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Hoffmann, R. A wiki for the life sciences where authorship matters. Nature Genetics (2008)

Trimeric purine nucleoside phosphorylase from chicken liver having a proteolytic nick on each subunit and its kinetic properties.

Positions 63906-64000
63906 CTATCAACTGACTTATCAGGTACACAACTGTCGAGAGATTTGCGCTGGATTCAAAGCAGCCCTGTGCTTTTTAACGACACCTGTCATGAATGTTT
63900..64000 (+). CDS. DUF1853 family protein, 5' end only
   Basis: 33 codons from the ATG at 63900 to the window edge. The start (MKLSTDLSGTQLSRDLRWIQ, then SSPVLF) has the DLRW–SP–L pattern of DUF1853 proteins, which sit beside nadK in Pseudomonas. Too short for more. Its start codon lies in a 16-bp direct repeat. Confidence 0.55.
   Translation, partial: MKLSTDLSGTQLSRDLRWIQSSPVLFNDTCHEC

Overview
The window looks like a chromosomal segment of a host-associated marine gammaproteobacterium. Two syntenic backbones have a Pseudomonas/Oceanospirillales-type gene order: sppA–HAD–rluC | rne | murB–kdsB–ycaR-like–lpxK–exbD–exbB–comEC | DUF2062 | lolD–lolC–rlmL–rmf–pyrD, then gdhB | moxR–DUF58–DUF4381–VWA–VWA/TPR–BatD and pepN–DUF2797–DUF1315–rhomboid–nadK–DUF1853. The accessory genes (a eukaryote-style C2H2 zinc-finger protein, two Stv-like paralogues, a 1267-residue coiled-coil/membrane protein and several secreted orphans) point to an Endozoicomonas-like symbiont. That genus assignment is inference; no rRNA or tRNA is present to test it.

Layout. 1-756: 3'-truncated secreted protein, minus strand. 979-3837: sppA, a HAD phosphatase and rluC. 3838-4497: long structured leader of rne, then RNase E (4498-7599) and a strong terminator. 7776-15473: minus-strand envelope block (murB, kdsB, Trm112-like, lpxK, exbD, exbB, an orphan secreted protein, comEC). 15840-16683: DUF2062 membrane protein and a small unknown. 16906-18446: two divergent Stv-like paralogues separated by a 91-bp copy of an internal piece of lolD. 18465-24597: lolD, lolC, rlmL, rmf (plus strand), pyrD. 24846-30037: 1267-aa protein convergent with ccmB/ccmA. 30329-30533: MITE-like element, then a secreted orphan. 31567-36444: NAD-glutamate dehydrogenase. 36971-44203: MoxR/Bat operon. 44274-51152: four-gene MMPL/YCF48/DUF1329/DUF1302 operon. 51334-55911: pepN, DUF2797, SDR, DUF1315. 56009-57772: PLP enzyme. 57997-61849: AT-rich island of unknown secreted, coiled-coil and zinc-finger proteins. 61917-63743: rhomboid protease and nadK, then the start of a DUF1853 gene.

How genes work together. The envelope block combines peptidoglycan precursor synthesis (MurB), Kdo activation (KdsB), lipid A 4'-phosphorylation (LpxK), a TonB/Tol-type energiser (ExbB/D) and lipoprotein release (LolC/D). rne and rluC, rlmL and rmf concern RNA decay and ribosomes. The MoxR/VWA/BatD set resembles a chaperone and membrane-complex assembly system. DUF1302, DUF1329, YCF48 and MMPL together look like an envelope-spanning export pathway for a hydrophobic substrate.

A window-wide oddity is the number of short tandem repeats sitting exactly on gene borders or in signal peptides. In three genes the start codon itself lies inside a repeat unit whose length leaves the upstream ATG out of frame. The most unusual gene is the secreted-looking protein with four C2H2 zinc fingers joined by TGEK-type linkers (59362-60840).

Chicken liver purine nucleoside phosphorylase, a trimer of molecular weight 90,000, is assumed to contain subunits of two different molecular weights (Murakami, K., and Tsushima, K. (1976) Biochim. Biophys. Acta 453, 205-210). The enzyme was purified by a new method including affinity chromatography. The purified enzyme had a molecular weight of 90,000, as before, but showed only a single band, of molecular weight 24,000, on sodium dodecyl sulfate gel electrophoresis. This band corresponded to the small subunit observed in enzyme purified by the conventional method. For enzyme purified by the new method, a quaternary structure consisting of three identical subunits, each of which had a single proteolytic nick at a definite peptide bond close to the COOH-terminal, was proposed. A Lineweaver-Burk plot with inosine as substrate was linear for this enzyme preparation (Km = 0.04 mM) in contrast to concave downward curvature with two apparent Km values of 0.04 and 0.2 mM for the enzyme purified by the conventional method.[1]


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